Over on the Hidden Persuaders blog, part of a project on Cold War era brainwashing efforts, Marcia Holmes has written “What we’re reading now: The APA report.” Holmes details the events leading up to the Hoffman Report and situates psychology’s involvement in torture in relation to the emergence of “operational psychology.” The fundamental tension between “operational psychology” and ethics, Holmes argues, may never be resolved. Read the full piece online here.
BBC Radio program Witness has produced an episode on “CIA Mind Control Experiments” in the 1950s. While this piece is not directly about the Hoffman Report, it documents the long history of relations between psychology and the CIA:
In the 1950s the CIA started attempting to brainwash psychiatric patients. They wanted to develop methods which could be used against enemies in the Cold War. Hear from one man whose father was experimented on in a Canadian psychiatric hospital.
The full 10-minute episode can be heard online here.
The APA’s current ethics mess is a problem inherent to its method of setting professional ethics policy and a problem that faces professional organizations more broadly. Professions’ codes of ethics are made to seem anonymous, dropped into the world by some higher moral authority. But ethics codes have authors. In the long term, the APA’s problems will not be solved by repeating the same process that empowers a select elite to write ethics policy, then removes their connection to it.
All ethics codes have authors who work to erase the appearance of their influence. Personal interests are inevitable, if not unmanageable, and it may be best for the APA — and other professional groups — to keep the link between an ethics policy and its authors. Take a new lesson from the Hippocratic oath by observing its name. The APA should make its ethics policies like most other papers that scientists write: give the code of ethics a byline.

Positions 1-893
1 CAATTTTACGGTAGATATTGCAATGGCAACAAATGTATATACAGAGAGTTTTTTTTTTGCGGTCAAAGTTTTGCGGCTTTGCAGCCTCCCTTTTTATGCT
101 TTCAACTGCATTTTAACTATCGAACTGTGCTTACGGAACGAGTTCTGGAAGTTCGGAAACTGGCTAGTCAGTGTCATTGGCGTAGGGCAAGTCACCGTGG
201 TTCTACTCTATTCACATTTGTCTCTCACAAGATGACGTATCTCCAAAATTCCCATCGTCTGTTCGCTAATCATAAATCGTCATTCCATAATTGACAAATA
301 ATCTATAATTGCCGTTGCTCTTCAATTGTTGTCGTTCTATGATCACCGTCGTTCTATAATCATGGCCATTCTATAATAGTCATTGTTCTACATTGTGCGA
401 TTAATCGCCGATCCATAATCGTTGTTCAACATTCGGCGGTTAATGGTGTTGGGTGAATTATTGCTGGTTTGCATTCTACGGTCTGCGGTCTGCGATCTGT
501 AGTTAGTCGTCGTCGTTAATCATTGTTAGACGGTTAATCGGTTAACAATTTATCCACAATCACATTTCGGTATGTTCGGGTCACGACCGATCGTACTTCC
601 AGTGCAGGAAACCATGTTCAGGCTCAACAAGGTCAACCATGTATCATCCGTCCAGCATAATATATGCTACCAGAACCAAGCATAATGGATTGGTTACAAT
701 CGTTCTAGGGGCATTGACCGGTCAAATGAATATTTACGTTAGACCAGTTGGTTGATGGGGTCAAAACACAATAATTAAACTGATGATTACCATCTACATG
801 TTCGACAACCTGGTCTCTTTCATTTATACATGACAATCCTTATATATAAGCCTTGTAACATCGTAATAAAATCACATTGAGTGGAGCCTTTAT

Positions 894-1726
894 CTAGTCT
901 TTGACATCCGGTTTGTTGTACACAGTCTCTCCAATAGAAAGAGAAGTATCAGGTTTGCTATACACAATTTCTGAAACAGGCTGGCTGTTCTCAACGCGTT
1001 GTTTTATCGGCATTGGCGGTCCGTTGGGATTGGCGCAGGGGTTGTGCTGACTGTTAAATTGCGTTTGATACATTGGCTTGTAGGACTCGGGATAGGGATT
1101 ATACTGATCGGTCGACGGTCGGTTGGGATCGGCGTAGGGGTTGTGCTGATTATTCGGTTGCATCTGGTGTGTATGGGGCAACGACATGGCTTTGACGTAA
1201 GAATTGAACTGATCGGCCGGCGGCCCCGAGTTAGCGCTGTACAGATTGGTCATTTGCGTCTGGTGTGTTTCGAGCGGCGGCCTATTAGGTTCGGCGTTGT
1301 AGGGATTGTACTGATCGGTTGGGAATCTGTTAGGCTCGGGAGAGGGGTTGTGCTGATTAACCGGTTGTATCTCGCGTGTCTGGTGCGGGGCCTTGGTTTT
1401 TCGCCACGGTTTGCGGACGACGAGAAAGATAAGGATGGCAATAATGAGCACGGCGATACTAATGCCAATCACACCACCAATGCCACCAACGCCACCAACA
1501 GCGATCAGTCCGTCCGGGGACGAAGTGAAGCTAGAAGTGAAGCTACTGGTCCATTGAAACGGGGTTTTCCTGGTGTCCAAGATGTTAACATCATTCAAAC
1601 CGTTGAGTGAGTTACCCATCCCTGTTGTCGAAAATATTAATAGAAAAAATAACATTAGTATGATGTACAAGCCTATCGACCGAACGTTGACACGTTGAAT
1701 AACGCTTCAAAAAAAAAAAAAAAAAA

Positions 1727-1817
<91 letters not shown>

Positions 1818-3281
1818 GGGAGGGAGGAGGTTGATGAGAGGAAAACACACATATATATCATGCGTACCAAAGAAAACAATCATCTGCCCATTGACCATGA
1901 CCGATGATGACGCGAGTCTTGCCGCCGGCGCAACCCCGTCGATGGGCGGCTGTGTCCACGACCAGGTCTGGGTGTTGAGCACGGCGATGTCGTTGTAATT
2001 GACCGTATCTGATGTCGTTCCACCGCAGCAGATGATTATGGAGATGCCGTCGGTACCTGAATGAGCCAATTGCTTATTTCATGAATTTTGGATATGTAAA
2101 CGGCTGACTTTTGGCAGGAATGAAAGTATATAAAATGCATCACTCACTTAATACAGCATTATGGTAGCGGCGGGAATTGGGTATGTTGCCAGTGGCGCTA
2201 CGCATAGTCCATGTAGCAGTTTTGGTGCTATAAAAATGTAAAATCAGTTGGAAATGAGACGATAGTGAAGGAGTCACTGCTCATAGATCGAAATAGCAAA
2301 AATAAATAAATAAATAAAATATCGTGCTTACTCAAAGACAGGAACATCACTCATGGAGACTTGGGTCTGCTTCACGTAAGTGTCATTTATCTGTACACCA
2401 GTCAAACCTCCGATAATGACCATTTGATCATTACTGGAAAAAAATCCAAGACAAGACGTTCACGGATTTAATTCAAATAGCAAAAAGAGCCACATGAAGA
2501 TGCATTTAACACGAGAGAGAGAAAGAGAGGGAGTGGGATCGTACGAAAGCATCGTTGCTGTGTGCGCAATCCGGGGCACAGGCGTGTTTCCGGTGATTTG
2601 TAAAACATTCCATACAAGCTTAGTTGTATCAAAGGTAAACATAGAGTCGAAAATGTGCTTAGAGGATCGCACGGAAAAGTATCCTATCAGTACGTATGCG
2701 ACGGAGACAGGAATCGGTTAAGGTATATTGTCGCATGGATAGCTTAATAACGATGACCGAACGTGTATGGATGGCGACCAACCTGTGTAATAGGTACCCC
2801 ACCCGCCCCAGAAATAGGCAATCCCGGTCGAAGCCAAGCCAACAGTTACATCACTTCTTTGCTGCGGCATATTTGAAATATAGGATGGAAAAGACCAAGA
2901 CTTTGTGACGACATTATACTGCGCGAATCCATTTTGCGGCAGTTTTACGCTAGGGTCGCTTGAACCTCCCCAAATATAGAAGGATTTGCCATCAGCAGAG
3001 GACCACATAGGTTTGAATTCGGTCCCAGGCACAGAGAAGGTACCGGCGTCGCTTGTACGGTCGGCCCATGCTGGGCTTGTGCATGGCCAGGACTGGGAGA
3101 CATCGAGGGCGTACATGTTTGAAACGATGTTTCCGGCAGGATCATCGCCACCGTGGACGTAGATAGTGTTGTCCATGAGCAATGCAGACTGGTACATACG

“The American Psychological Association’s Committee on Women in Psychology: 40 Years of Contributions to the Transformation of Psychology,” by Joan C. Chrisler, Cynthia de las Fuentes, Ramani S. Durvasula, Edna M. Esnil, Maureen C. McHugh, Shari E. Miles-Cohen, Julie L. Williams, and Jennifer P. Wisdom. The abstract reads,
The Committee on Women in Psychology (CWP) of the American Psychological Association was founded in 1973 in response to the report of the Task Force on the Status of Women in Psychology. In this article, we set the context for the founding of the task force and committee and briefly describe the history of feminist critique of, and activism within, organized psychology in the United States. From its inception to the present day, CWP has been known as an activist group. We review some of the major contributions CWP has made over four decades in service of the feminist transformation of psychology. We also review the committee’s major contributions to psychology in the public interest, especially to the physical and mental health and well-being of women.
Thoughts on having read (half of) Stanley Fish’s 2011 book, How to Write a Sentence:
Long ago, in order to seem more “scientific,” the discipline of psychology decided to adopt (and rigorously enforce) a staccato, just-the-facts writing style. We drill it into our students in nearly every course, using a multi-hundred-page writing manual that everyone is expected to own and use. Indeed, in some courses, knowledge of APA style seems to loom more important even than knowledge of the psychological topic (cognition, personality, social, etc.) that is supposedly being taught.
It was originally intended, I suspect, to be a kind of anti-style in which “things” would be the only persuasive factors at work, all rhetorical techniques having been banished to the not-entirely-trusted realm of “words,” so that the reader would not be confused by the eloquent flourishes of crafty belle-lettrists of times past (or of the humanities present). This justification is, of course, ridiculous. A spare, telegraphic writing style is every bit as much a style as an elaborately ornamented one; giving the appearance of reporting “just the facts” is every bit as much a rhetorical technique — viz., one intended to be persuasive beyond the mere quality of the content — as is one that displays erudition through the most startling verbal gymnastics.